By Jordan Parker
Built Robotics is expanding its product line of autonomous heavy equipment, both in size and variety.
In 2017, Built Robotics unveiled its first autonomous machine: a compact track loader. Now, its fleet of equipment includes dozers and excavators. As well, the machines have completed more than 6,100 hours of autonomous operation, the equivalent of 480,000 km of testing with self-driving cars.
One of the autonomous fleet’s jobsites includes a partnership with Mortenson Construction, building foundations for a wind turbine project.
“We’re working on earthmoving for renewables projects like wind and solar farms,” said Kelly Dillon, head of people operations at Built Robotics. “These projects are in remote areas with a lot of repetitive work far away from workforce centres, so they are great for our autonomous equipment.”
Transforming heavy equipment
The company uses a sensor system that is capable of transforming existing heavy equipment into autonomous machines.
The sensors, along with its accompanying software, allows a supervisor to use a tablet to set a site perimeter and input the project plans to dictate what tasks the machine will complete.
“The terrain model for the finished wind-turbine foundation excavations are loaded into the excavators and they go to work on the job site,” Dillon said.
The Built Robotics hardware uses the same sensors that is found in self-driving cars. The autonomous software is then designed for the specific construction requirements.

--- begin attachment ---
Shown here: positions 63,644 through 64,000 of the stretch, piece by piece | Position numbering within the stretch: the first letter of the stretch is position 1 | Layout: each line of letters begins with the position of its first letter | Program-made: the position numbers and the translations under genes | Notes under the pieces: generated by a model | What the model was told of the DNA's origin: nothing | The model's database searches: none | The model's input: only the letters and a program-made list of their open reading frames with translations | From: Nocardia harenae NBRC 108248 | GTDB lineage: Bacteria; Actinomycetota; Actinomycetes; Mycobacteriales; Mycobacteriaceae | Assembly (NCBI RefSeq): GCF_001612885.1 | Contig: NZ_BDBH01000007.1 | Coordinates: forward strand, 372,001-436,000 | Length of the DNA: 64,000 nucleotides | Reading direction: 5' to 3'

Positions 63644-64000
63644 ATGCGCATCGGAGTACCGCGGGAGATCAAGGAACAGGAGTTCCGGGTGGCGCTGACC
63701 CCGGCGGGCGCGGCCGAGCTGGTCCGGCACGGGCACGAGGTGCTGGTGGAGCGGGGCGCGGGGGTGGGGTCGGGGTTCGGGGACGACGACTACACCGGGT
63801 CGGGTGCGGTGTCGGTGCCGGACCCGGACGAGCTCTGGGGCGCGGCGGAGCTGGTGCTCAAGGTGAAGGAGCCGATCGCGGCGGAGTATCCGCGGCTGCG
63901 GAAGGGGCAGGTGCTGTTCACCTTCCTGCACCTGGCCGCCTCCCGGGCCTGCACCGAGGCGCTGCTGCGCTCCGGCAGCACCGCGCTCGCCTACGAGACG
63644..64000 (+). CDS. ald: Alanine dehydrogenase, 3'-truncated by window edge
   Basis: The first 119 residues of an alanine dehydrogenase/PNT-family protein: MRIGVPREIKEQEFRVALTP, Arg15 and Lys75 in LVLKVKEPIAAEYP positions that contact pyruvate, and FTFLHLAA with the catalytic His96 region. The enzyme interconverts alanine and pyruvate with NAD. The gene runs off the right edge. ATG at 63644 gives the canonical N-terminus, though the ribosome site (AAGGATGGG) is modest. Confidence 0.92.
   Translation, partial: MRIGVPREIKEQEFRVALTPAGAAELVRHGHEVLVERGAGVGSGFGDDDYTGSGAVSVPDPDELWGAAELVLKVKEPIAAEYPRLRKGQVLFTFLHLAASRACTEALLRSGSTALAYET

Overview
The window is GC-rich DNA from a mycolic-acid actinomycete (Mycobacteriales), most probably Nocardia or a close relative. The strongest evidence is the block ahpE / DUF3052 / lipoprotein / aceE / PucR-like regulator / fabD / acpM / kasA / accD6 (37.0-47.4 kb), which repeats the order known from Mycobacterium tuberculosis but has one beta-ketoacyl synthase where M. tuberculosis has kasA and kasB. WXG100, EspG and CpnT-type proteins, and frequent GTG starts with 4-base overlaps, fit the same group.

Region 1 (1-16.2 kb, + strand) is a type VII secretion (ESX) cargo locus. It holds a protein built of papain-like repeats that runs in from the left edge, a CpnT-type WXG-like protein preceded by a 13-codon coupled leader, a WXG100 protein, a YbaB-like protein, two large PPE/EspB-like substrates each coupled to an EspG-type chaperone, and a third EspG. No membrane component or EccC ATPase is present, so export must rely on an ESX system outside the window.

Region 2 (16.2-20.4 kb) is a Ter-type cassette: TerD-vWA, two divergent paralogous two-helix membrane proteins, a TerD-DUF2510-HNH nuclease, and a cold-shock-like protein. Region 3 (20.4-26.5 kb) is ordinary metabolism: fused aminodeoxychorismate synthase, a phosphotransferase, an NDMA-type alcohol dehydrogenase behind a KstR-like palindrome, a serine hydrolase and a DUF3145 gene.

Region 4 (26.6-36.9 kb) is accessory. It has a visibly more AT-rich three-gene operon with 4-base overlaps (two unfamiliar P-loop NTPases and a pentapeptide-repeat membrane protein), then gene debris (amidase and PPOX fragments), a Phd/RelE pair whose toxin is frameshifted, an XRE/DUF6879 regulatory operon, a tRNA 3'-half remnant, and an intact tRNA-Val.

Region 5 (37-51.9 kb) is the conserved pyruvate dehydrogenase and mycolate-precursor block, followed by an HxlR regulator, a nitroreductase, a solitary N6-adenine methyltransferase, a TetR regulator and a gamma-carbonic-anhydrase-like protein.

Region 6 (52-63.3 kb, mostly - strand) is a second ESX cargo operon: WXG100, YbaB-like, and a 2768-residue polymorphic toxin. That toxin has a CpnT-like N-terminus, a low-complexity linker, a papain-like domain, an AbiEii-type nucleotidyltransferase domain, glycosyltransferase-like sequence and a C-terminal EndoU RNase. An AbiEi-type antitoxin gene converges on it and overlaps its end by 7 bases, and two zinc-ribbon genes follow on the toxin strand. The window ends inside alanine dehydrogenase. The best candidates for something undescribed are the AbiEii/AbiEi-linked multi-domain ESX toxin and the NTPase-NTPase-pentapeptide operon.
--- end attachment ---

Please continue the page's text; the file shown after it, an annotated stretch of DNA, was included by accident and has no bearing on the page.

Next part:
An on-site remote operator is also part of the process, and supervises the machines. The operator also installs kits, run robots and troubleshoots any issues that may arise.
“The shortage of qualified labour is an industry-wide challenge right now and finding the skilled workers that large infrastructure projects demand can be even more difficult in locations like these,” Dillon said.
“Our robotic equipment is able to shoulder some of the load by assisting with basic, repetitive tasks, freeing up human operators to focus on the more specific, complex and critical activities.”
Dillon added the autonomous system is able to boost safety on the jobsite.
“By taking workers out of harm’s way, our technology has the potential to make autonomous job sites safer, more inclusive work environments,” Dillon said.
From Google to Built Robotics
The company is the creation of Noah Ready-Campbell, a former Google employee who sold his first company to eBay in 2015. He founded Built Robotics three years ago.
“Noah has always had a passion for robotics. His dad was a contractor when Noah was growing up, so he was familiar with the industry,” Dillon said. “He saw an opportunity to bring self-driving technology to the construction industry.”
The company has completed more than 10 commercial projects so far, with five more in the hopper to be completed through the end of the year.
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“Each project is generally three to six months in length. The machines are about as fast and accurate as average operators, but not quite as good as the best,” she said.
Dillon added there are some great things in the future for the young Built Robotics brand.
“We have an R&D fleet of equipment that we’ve deployed onto job sites across the country. As we begin to install our robotic upgrade kits to our customer’s existing equipment, we will also train our customer’s equipment operators and mechanics on our technology.”